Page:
poly: Re:non-financial return on investments

From: d.brin <brin@cts.com>
Date: Sat Mar 21 1998 - 23:19:14 PST

Regarding the debate over interest rates and 'return' on investments, you
guys may be missing a point. Look historically at how and why bigtime
resource managers (from Pharaohs to Medicis) invested in big projects whose
'return' might only be seen long after their deaths. Their reasons -- and
the TYPE of expected return -- changed depending on the size of the project
and their own social status.

What we are talking about is 'satiability'... the tendency of sane human
beings to get enough of one kind of return and shift their attention onward
to other desires. If you measure the desires of an already wealthy
individual in strict monetary terms your model will start to diverge from
reality. At least a third -- and increasingly more -- or your subjects
will not behave according to predicted pattern... much in the same way that
members of the public do not regard RISK as game theorists at first
preached they should.

This only makes sense. Once access to resources is sufficient to eliminate
all previous worries, it is human to become obsessed with new concerns,
e.g. immortality. If unavailable directly, people have sought continuity
of 'name' or 'reputation' through ostensibly unselfish... or at least
noteworthy... acts. At some point this peculiar motivation for creating a
star probe will vastly outweigh any conceivable 'rate of return'
calculation you can come up with.

Now note the following: (1) Modern fear levels have been declining for a
long time. (2) The WWII generation currently owns a vast sum (see below)
that it can apply to other endeavors than simply leaving it to their
ungrateful ex-hippie kids. Hence an idea I've been pushing lately for how
to leverage this vast amount of capital toward worthy projects that have
only questionable rates of return.
        You will see that this suggested program is related glancingly to
the discussion of rate-of-return. I thought you'd be interested.
Comments are welcome.
        David Brin


                (A new take on Philanthropy)

Imagine you want to change the world but only have a measly $10 millions to
give. That won't let you accomplish an awful lot... unless you find a way
for it to leverage far bigger sums.
        Consider this -- We are about to experience the greatest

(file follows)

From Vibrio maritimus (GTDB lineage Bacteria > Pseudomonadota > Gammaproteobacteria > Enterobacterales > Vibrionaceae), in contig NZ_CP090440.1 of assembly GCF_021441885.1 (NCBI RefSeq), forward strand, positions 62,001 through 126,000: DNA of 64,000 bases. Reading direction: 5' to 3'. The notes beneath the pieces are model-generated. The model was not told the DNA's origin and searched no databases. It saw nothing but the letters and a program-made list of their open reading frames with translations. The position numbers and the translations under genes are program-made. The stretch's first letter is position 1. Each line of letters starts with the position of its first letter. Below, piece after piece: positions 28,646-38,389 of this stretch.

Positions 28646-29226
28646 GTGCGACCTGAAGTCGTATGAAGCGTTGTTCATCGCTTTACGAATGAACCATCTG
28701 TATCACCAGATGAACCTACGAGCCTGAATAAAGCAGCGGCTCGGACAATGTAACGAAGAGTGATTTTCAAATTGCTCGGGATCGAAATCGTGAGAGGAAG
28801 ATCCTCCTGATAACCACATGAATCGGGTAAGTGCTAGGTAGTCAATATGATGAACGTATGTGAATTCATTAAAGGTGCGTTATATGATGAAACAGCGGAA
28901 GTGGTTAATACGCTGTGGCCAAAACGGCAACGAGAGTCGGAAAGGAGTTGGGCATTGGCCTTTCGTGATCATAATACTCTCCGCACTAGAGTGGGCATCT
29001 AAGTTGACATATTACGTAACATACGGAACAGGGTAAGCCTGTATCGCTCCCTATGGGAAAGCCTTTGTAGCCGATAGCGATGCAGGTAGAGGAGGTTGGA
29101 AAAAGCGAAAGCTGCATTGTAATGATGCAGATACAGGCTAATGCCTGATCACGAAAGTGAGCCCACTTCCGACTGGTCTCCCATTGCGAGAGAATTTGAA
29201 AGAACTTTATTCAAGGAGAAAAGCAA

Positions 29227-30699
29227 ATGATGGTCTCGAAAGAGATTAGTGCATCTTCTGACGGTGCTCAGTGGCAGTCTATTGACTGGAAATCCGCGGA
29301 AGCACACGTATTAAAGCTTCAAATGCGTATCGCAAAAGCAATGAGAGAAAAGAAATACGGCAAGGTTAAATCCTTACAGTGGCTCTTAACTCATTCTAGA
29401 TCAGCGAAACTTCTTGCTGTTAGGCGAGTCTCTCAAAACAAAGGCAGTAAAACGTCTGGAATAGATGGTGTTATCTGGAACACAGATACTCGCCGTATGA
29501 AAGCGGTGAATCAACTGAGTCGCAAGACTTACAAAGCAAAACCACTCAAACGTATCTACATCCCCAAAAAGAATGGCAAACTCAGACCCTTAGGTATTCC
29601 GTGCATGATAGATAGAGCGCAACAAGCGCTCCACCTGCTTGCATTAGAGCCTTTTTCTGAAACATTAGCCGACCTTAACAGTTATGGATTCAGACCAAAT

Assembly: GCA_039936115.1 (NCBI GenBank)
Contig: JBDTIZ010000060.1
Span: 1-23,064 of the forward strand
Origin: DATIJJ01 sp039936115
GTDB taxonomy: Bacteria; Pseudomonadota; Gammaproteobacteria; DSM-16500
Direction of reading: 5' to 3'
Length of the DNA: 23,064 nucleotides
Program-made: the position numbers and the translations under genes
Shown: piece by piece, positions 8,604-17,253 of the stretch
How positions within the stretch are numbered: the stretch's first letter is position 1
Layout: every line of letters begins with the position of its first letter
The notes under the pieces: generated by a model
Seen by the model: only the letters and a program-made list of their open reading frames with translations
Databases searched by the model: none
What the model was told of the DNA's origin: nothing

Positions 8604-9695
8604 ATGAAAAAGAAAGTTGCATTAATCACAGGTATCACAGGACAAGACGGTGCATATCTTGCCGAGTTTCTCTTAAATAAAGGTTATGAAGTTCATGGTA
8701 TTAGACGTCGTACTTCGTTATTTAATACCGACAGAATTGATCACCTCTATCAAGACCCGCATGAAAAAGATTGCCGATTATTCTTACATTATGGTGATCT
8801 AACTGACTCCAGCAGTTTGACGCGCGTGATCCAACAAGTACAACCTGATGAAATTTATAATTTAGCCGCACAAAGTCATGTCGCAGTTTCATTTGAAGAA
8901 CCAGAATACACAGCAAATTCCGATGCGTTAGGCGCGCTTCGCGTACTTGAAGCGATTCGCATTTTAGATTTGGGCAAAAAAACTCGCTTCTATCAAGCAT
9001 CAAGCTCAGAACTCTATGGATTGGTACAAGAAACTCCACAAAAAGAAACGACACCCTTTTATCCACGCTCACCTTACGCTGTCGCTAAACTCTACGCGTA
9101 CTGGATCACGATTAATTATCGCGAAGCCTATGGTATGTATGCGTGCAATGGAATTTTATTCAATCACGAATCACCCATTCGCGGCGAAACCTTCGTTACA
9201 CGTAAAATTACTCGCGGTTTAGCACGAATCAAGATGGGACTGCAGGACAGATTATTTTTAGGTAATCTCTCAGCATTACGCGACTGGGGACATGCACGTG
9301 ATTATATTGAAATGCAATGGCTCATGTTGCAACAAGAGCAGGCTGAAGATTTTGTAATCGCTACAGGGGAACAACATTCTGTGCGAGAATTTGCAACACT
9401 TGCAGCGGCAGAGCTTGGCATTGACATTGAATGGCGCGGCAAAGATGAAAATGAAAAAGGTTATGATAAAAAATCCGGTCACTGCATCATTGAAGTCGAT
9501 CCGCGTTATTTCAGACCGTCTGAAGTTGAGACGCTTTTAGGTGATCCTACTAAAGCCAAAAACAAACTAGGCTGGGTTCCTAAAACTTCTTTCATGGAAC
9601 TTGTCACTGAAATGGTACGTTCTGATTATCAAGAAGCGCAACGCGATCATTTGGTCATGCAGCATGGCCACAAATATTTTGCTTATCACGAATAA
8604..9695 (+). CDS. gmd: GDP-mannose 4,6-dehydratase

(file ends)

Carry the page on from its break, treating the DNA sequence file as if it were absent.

inter-generational transfer of wealth in human history, passing from the
World War Two generation to the clade of Baby Boomers. By some estimates,
this may amount to 12 TRILLION DOLLARS. The implications for capital flow,
investment and tax revenue need urgent consideration. Moreover, if just
one additional percent of this sum is diverted toward philanthropic ends,
it would imply an added endowment of $100 billions. Enough to take on
"projects" of a magnitude generally thought reserved to just a few
continental governments.
        Now imagine a major campaign hit the elite avenues, from Newport to
Rancho Santa Fe, persuading a passing generation "... not to leave it to
spoiled offspring. Instead, buy yourself immortality..."
        The same immortality won by the Medicis, or Pope Julius II, who
funded the Italian Renaissance.

In raising the philanthropy rate to a mere %10, this campaign might release
$1 Trillion for projects that bypass the short-investment horizons of both
markets and governments. New cities are built and named for a single
benefactor. ("Gatesograd"? "GatesTopia"?) With the $25 Billion that Sam
Walton left to just five people, he could instead have funded a Mars
mission in exchange for renaming Deimos "Waltonland". Sam missed that bet,
but it is likely that some other multi billionaire won't.
        One way to leverage this transformation would be to create a small
institution called the Eye of the Needle Foundation or "EON." (Its
symbol, a camel sailing easily through a needle's eye, makes a biblical
reference to helping rich folks reach heaven by means of well-targeted